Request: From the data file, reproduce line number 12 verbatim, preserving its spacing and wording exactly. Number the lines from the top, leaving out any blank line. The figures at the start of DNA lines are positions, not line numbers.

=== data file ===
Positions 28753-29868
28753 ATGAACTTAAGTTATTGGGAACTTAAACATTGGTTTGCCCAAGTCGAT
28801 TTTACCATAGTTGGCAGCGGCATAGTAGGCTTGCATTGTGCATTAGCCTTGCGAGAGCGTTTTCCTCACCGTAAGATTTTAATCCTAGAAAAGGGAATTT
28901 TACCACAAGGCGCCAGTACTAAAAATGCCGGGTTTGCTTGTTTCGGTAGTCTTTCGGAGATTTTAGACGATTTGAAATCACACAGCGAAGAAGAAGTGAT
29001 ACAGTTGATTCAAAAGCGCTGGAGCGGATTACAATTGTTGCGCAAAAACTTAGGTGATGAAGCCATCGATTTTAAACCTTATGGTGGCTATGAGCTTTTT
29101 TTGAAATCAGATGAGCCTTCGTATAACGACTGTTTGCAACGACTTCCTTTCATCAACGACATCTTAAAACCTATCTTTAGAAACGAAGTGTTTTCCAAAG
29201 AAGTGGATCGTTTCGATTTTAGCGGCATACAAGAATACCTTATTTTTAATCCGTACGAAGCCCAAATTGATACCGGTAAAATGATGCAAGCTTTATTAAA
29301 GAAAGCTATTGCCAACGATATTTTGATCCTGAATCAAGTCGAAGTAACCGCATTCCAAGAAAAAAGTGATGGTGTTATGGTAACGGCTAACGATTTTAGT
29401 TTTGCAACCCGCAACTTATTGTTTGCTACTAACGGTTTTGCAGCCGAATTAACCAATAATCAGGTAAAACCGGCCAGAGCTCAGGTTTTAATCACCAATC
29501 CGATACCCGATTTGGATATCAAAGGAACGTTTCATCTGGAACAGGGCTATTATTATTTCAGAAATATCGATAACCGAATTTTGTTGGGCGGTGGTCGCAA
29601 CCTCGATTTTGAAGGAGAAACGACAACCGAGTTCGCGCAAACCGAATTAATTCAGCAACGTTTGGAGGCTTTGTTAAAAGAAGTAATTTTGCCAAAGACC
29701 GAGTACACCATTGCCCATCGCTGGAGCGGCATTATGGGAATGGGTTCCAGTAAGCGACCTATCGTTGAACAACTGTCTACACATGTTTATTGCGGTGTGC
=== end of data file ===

29701 GAGTACACCATTGCCCATCGCTGGAGCGGCATTATGGGAATGGGTTCCAGTAAGCGACCTATCGTTGAACAACTGTCTACACATGTTTATTGCGGTGTGC